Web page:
• Click Permissions

  • Click Everyone
  • Click Allow for Full Control
  • Click OK
  • Click OK


Setting up your Publication

  • Elapse Replication folder
  • Right click on Publications
  • Click on New Publication…

  • Click Show advanced options in this wizard
  • Click Next >

  • Click Make ‘ServerName\InstanceName’ its own Distributor; SQL Server will create a distribution database and log. You can also click the other option to define an other server that will host the distribution database.
  • Click Next >

  • Click Yes, configure the SQL Server Agent service to start automatically
  • Click Next >

  • Enter a shared folder in the Snapshot folder field. It’s important to set a UNC name, that will be seen from other servers (subscription servers)
  • Click Next >

  • Click on the Data base you want to publish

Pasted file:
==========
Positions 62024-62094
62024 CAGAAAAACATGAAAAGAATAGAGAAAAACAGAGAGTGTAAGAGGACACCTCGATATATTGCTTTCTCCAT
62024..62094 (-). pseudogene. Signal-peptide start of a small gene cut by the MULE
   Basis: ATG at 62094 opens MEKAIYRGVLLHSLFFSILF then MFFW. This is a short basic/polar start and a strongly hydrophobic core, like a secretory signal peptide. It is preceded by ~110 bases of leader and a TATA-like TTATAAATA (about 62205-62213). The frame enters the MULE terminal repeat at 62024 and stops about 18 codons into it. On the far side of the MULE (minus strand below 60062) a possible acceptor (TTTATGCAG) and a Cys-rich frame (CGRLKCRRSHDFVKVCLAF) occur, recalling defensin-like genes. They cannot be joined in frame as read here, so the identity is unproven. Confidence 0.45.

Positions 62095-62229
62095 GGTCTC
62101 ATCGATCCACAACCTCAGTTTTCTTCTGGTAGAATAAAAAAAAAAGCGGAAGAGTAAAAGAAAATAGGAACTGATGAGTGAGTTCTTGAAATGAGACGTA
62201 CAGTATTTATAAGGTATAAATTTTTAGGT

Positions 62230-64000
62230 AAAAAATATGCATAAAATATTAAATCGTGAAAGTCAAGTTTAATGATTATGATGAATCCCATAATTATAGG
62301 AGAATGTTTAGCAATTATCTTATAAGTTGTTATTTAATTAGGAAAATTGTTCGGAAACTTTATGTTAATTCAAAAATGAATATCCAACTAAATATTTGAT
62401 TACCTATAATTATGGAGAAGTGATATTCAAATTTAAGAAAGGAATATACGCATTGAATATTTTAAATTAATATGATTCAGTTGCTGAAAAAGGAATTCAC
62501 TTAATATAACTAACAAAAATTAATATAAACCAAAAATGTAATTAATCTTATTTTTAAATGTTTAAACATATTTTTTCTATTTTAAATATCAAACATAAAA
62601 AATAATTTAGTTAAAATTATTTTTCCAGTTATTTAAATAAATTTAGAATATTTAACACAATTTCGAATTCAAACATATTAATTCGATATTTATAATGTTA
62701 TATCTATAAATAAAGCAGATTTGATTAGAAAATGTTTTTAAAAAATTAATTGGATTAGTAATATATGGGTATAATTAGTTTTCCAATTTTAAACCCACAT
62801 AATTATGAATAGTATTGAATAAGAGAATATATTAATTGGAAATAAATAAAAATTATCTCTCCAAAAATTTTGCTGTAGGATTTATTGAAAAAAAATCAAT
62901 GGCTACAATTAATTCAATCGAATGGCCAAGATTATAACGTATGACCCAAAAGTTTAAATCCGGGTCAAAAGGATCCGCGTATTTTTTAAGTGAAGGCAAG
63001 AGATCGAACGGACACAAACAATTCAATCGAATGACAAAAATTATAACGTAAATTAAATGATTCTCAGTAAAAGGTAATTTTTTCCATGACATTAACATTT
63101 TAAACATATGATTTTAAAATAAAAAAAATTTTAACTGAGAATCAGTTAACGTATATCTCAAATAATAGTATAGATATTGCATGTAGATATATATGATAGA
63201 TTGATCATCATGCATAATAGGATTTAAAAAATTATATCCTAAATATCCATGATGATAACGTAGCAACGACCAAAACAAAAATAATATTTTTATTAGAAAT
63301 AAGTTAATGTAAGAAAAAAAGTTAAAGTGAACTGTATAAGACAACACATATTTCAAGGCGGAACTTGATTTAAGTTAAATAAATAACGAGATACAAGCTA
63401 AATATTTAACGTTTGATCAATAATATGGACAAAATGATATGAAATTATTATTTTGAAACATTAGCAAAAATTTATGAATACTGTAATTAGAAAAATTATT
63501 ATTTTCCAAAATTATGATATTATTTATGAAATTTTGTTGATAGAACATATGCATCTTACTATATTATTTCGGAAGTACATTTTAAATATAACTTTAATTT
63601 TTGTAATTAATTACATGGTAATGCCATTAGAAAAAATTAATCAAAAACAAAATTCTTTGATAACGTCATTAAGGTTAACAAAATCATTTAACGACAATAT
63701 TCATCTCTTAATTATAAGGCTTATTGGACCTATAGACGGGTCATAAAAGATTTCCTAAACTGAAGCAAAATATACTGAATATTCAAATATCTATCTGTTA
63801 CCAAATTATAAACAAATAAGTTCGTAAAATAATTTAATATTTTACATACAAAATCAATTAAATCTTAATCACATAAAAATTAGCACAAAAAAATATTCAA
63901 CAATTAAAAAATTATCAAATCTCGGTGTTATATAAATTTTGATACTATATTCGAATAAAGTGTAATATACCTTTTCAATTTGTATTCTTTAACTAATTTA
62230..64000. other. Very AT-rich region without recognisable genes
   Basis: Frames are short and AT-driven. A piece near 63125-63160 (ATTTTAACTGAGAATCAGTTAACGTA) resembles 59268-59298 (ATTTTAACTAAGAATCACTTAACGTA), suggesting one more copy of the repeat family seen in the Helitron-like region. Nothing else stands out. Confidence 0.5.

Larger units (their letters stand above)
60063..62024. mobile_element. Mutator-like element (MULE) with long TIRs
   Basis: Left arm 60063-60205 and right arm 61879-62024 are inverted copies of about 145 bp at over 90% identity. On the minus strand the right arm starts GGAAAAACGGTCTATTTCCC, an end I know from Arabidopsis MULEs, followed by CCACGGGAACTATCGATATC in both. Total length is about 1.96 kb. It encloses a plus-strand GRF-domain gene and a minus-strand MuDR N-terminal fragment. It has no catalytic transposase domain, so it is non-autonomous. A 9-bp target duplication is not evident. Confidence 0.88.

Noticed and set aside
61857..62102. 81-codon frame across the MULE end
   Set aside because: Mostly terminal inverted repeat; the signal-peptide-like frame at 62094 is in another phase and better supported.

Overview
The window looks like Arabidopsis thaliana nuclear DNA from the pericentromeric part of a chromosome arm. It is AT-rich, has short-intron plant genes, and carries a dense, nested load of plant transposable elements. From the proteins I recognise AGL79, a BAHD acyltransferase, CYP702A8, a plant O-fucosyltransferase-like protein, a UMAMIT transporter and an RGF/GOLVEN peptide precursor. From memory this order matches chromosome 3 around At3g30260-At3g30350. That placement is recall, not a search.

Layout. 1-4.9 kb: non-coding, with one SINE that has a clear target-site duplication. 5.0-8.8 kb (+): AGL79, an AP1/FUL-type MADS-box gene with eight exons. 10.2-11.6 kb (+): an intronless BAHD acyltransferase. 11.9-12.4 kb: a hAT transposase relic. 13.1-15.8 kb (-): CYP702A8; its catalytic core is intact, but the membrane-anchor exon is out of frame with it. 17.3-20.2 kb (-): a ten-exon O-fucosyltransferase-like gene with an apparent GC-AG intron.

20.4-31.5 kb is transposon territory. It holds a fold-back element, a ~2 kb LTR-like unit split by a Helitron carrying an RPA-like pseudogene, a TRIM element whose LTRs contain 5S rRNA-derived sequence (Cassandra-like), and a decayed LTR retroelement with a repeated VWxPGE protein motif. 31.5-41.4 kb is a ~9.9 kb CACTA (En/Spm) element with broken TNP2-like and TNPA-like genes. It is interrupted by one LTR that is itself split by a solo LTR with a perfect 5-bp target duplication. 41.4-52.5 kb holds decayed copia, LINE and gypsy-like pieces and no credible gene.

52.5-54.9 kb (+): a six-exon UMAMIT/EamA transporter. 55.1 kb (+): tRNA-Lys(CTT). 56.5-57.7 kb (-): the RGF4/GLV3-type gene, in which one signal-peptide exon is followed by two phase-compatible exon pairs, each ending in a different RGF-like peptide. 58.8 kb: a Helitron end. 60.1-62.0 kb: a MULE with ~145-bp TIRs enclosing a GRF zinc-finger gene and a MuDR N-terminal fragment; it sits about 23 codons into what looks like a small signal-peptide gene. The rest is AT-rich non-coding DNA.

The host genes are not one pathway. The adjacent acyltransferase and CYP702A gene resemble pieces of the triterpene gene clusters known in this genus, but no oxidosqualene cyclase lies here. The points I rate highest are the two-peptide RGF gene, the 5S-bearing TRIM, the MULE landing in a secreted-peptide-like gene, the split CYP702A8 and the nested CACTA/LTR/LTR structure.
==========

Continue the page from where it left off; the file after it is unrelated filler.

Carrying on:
• Click Next >

  • Click Transactional publication
  • Click Next >

  • Click Next >

  • Click No, Subscribers receive data directly
  • Click Next >

  • Click Servers running SQL Server 2000
  • Click Next >

  • Click Show unpublished objects to see whether table have problems or not
  • In object type, click Show and Publish All to select and publish all the articles by object type (you can either check all or one by one the articles)
  • Click on Next >
  • You can click on in front of an article to set a different owner on the target table

Exception for articles with no Primary Keys.